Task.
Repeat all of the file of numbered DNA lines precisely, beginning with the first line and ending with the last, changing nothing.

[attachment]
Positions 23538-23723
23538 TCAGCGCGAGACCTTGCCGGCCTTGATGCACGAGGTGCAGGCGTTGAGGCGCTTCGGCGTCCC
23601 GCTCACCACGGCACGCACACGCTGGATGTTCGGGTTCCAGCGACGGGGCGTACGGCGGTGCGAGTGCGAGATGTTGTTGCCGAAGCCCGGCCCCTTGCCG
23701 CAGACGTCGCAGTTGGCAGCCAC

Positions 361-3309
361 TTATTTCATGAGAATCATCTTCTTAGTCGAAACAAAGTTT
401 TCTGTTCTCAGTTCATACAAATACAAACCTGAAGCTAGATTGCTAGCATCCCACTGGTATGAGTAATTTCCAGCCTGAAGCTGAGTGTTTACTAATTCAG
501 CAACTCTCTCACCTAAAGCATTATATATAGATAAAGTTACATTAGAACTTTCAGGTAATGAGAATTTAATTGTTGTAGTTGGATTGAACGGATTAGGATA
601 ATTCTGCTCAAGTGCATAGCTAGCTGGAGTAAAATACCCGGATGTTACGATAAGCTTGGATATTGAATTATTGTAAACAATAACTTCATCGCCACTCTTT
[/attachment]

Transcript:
Positions 23538-23723
23538 TCAGCGCGAGACCTTGCCGGCCTTGATGCACGAGGTGCAGGCGTTGAGGCGCTTCGGCGTCCC
23601 GCTCACCACGGCACGCACACGCTGGATGTTCGGGTTCCAGCGACGGGGCGTACGGCGGTGCGAGTGCGAGATGTTGTTGCCGAAGCCCGGCCCCTTGCCG
23701 CAGACGTCGCAGTTGGCAGCCAC

Positions 361-3309
361 TTATTTCATGAGAATCATCTTCTTAGTCGAAACAAAGTTT
401 TCTGTTCTCAGTTCATACAAATACAAACCTGAAGCTAGATTGCTAGCATCCCACTGGTATGAGTAATTTCCAGCCTGAAGCTGAGTGTTTACTAATTCAG
501 CAACTCTCTCACCTAAAGCATTATATATAGATAAAGTTACATTAGAACTTTCAGGTAATGAGAATTTAATTGTTGTAGTTGGATTGAACGGATTAGGATA
601 ATTCTGCTCAAGTGCATAGCTAGCTGGAGTAAAATACCCGGATGTTACGATAAGCTTGGATATTGAATTATTGTAAACAATAACTTCATCGCCACTCTTT